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Saturday, 02 October 2010 00:13

Broadway Review: BRIEF ENCOUNTER

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Hanna Yelland and Tristan Sturrock in BRIEF ENCOUNTER Hanna Yelland and Tristan Sturrock in BRIEF ENCOUNTER Photo: Joan Marcus
Emma Rice has crafted an engaging, artful and thoroughly charming adaptation of Noël Coward’s Brief Encounter for the Roundabout Theatre Company's 2010-11 season opener. Ms. Rice serves double duty on this show, she has both written the adaptation and directed the show.  At its core, Brief Encounter is about a brief, forbidden, unfulfilled affair between two lovers who can never have the satisfaction of knowing forever together.  Rice poignantly points out in her program notes, Noël Coward was gay in the 1930s when one did not easily profess their love to another of the same sex; he knew of what he wrote.
Rice’s production is rich with versatile musicians, singers, multimedia, theatrical slight-of-hand and a dash of vaudeville.  There are inevitably going to be some comparisons between this show and The 39 Steps, based on the Hitchcock film.  That show also employs broad physical humor, multiple-character roles and fine stage craft.

The cast of Brief Encounter is inordinately talented.  The musicians/actors all switch instruments with everyone getting a few licks at the bass and piano (both played impressively).  There are Noël Coward songs scattered throughout the evening.  The musical numbers add to the overall atmosphere and mise-en-scène so well that at times you would think Coward himself had put them there.  The vocal sound that the cast achieves is glorious at times as they go from Coward to Rachmaninov (for dramatic effect).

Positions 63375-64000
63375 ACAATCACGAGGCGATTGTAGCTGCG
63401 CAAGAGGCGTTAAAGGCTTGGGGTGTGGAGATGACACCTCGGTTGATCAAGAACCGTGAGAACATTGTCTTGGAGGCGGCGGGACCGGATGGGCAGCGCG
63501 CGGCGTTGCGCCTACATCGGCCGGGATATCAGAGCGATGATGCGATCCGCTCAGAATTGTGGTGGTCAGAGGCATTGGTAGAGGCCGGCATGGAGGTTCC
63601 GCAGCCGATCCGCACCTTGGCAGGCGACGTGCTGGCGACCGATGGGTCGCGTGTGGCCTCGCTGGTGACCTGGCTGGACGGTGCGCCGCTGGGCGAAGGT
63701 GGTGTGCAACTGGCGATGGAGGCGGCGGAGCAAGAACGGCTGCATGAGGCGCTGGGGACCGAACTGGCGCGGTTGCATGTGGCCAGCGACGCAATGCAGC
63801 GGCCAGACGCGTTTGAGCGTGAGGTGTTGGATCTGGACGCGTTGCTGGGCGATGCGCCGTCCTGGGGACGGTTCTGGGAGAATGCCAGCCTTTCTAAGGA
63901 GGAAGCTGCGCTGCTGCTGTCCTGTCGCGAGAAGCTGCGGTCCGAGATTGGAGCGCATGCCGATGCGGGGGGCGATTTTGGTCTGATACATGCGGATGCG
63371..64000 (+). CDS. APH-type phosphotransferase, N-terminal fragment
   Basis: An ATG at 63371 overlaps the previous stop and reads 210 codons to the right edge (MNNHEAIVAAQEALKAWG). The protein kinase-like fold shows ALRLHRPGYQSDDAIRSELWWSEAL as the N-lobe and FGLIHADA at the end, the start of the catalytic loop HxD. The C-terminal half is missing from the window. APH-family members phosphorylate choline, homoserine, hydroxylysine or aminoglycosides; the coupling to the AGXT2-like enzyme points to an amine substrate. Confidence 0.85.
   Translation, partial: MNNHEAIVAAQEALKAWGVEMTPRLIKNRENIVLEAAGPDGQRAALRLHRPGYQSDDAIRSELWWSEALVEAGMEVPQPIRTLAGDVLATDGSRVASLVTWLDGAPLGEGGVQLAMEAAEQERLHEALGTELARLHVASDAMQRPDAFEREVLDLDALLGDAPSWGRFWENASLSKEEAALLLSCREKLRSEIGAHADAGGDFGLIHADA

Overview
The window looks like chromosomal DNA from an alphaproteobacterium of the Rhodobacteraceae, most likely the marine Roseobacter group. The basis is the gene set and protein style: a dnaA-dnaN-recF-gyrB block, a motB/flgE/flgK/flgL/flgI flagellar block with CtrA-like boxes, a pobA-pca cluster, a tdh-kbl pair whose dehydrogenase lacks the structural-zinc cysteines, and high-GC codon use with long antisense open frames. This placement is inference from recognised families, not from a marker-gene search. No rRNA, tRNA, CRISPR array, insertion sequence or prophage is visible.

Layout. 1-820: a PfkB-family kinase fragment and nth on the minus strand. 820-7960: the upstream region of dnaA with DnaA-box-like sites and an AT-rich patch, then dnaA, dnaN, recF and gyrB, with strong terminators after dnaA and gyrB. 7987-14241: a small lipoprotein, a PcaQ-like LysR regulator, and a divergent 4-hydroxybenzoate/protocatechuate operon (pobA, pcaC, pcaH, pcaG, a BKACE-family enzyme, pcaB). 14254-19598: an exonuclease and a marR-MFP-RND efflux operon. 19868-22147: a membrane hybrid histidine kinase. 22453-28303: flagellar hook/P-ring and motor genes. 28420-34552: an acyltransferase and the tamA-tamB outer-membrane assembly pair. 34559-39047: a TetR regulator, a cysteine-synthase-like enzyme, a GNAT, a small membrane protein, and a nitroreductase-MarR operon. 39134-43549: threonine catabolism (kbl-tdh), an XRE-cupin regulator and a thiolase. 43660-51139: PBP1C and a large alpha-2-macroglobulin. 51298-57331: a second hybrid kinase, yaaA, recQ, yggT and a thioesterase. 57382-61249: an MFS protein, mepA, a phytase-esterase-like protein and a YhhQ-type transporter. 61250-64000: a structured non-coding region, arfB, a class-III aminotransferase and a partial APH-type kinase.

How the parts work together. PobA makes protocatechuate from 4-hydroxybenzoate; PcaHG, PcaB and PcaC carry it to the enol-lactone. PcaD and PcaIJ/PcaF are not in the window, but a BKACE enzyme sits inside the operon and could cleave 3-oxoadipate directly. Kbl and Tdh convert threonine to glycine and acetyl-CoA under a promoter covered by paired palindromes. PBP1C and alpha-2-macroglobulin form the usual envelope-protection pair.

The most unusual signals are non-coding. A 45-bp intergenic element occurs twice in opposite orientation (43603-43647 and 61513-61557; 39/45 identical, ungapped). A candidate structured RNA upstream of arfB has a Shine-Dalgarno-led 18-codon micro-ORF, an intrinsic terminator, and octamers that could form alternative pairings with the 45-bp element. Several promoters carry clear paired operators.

The play takes place in an English train station coffee shop in 1938.  Alec, a doctor, happens to be in the train station when Laura gets a cinder in her eye and helps her get it out, and thus our story begins.  They meet weekly at the train station to enjoy each other’s company and take in a movie.  Hannah Yelland is the conflicted housewife who, for a brief while, struggles between her love for her bland, cold husband Fred, played by Joseph Alessi and the suave and gregarious Alec, played by Tristan Sturrock.

The lovelorn proprietress of the coffee shop, Myrtle, played to bawdy perfection by Annette McLaughlin and her love-interest Stanley, the ticket agent, also played by Mr. Alessi, have a delightful number together, “So Good at Love.”  Myrtle’s underling at the coffee shop, Beryl, delightfully played by Dorothy Atkinson and her would-be boyfriend Stanley, Gabriel Ebert, also have their own terrific number, “Mad About the Boy.”  She sings the song with Stanley accompanying her on the upright bass.  Ms. Atkinson makes hay with the number as she melds into the side of the bass in one of the evenings many comedic moments.  

Neil Murray has designed both the utilitarian and attractive set and the smart period costumes.  The projection design for this show is by Jon Driscoll and Gemma Carrington.  Their work is mesmerizing and Ms. Rice has imaginatively incorporated these videos into her direction of the show.  

What a terrific way to start off the season.  I’d love to be a fly on the wall when the Tony nominating committee meets to decide if this lovely new musical is eligible to be treated as such next June.  

Brief Encounter is running through December 5 at Studio 54, 254 West 54th St.

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Last modified on Tuesday, 19 October 2010 22:32

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